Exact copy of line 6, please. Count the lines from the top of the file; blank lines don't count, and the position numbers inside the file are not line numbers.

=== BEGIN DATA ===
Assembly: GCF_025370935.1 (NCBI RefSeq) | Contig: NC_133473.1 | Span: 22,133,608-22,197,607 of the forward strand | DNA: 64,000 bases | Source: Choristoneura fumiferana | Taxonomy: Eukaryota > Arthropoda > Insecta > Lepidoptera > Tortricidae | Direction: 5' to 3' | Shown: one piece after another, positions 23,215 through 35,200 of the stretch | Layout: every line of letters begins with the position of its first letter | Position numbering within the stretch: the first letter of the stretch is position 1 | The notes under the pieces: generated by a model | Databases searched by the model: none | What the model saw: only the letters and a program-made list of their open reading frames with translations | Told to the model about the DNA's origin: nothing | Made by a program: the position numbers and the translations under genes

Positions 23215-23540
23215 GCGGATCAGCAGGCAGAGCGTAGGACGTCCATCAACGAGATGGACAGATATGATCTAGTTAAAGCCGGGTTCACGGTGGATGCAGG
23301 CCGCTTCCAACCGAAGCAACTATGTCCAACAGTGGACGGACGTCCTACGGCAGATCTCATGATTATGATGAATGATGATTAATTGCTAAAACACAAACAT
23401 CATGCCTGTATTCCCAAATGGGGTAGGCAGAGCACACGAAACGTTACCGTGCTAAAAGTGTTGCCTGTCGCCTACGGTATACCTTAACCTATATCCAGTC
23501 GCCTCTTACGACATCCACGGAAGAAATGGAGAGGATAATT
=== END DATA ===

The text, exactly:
23501 GCCTCTTACGACATCCACGGAAGAAATGGAGAGGATAATT